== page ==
Paediatric liver disease patients need long-term vitamin supplementation, even after surgery

By Cheryl Tay contact

- Last updated on GMT

Children with BA suffer from vitamin D deficiency even after undergoing surgery. ©iStock
Children with BA suffer from vitamin D deficiency even after undergoing surgery. ©iStock

Related tags: Liver

Young children with biliary atresia (BA), a rare liver disease, require long-term vitamin supplementation even after undergoing surgery for their condition, according to Chinese researchers.

BA is a childhood liver disease whereby the liver's bile ducts are unusually blocked, narrow, or even non-existent.

Researchers from China's Fudan University and Ministry of Health assessed 266 paediatric patients with obstructive jaundice, 221 of whom had BA and 45 of whom had cholestasis.

They found that the children with BA were significantly more deficient in overall fat-soluble vitamins, especially vitamin D (31.3% in the BA group versus 6.7% in the cholestasis group).

The patients underwent the Kasai procedure — a surgical treatment designed to facilitate bile drainage from the liver — but some of them were still deficient in fat-soluble vitamins afterwards.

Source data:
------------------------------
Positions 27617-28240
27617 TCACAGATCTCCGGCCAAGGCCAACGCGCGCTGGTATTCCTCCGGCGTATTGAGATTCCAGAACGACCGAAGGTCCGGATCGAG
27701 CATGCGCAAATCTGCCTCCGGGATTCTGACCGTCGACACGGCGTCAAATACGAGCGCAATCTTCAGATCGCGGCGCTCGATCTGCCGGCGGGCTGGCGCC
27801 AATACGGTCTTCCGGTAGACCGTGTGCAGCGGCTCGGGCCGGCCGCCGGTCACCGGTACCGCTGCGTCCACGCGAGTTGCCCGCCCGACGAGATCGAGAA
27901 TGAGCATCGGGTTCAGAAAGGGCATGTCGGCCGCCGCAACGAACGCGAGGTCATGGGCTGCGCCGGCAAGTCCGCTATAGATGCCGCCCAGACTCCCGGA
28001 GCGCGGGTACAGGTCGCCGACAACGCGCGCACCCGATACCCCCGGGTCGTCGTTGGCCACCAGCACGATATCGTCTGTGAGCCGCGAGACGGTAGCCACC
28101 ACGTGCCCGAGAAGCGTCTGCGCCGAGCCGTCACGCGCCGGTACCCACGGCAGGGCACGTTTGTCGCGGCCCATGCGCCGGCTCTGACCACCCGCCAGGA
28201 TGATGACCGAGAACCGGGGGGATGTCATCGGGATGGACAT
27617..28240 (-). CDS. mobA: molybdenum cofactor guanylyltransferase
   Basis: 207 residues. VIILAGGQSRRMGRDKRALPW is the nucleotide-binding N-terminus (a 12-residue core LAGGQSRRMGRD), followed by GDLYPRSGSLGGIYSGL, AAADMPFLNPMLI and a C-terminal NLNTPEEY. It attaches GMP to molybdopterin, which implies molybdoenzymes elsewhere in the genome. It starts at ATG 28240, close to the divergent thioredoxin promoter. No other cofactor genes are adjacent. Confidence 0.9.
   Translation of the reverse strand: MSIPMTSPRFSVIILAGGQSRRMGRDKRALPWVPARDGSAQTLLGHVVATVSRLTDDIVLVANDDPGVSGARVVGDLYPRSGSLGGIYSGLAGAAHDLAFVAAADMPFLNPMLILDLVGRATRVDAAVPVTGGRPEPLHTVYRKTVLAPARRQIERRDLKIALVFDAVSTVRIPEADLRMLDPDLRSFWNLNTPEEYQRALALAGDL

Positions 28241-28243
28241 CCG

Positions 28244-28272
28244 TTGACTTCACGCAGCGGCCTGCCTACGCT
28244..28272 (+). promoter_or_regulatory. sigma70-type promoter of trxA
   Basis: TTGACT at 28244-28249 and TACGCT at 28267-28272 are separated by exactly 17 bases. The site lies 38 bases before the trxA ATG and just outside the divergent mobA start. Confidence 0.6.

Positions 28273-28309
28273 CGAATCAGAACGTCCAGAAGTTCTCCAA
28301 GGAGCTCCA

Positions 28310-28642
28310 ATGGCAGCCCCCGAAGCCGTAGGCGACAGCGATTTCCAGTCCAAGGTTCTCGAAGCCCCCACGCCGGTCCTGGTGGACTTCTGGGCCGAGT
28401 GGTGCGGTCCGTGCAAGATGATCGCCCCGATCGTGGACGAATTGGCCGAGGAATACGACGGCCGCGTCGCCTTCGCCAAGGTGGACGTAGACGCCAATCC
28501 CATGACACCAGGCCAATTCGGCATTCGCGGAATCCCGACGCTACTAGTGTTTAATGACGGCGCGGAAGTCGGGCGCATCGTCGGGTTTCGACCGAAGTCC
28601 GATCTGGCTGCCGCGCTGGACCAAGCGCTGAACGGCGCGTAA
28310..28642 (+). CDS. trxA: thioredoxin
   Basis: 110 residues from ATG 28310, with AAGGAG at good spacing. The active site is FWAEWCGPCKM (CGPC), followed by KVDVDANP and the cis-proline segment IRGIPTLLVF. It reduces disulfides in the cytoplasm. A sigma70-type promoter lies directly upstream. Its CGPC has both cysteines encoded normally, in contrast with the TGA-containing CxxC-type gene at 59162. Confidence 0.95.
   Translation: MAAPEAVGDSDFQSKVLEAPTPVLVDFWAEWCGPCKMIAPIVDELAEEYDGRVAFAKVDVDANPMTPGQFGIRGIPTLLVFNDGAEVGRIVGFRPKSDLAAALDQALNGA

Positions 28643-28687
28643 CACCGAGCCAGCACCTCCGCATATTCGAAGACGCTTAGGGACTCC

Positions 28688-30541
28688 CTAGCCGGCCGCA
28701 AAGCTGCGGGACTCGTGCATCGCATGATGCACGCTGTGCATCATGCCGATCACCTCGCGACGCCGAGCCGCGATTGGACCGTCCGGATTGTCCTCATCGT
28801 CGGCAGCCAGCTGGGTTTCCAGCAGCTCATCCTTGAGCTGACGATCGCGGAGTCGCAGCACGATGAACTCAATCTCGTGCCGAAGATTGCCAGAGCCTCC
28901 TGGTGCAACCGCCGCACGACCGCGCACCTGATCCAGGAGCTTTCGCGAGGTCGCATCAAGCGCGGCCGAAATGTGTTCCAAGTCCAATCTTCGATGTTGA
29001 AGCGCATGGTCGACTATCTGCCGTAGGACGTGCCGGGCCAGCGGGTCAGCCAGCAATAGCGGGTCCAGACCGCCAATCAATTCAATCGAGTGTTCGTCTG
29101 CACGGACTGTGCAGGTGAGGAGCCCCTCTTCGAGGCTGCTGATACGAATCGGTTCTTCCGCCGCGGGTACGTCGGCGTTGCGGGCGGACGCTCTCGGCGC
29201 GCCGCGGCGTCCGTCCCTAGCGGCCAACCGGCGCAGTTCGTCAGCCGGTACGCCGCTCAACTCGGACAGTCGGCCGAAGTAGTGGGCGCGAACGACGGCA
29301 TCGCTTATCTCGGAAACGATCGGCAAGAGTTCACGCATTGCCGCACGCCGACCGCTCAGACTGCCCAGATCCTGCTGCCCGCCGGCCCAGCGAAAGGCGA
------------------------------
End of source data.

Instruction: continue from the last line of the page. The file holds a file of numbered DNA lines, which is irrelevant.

However, this deficiency became less severe in BA patients as they grew older, possibly due to heightened knowledge of dietary supplementation, or their bodies’ own compensatory mechanisms.

The study stated that younger children with BA had a greater likelihood of vitamin D deficiency before surgery because of their "relatively small reserve"​ of the vitamin. But as they grew older, their parents would usually provide them with suitable vitamin supplementation, resulting in a decrease in vitamin D deficiency.

This led the researchers to assert that "preoperative vitamin supplementation is necessary for young infants with an early clinical diagnosis"​.

Liver indications

Additionally, both groups experienced liver function impairment, but it was more severe in the children with BA. As such, the researchers hypothesised that there might be a correlation between fat-soluble vitamin deficiency and liver function impairment.

Though the surgery improved bile drainage in some patients, their liver function was only partially restored, and vitamin uptake and metabolic disorders persisted, resulting in a "high incidence of fat-soluble vitamin deficiency within a short period of time"​.

However, evidence of a link between liver function and pre-surgery vitamin levels is still lacking, due to insufficient data regarding specific findings. As such, more research is needed to affirm the study’s results.

The paper concluded that ongoing vitamin A and D supplementation after surgery was required to combat persistent deficiencies, with a lack of the latter a particular concern in paediatric BA patients who also suffered from jaundice.


Source: Gastroenterology Research and Practice

"Fat-Soluble Vitamin Deficiency in Pediatric Patients with Biliary Atresia"

Authors: Rui Dong, et al.

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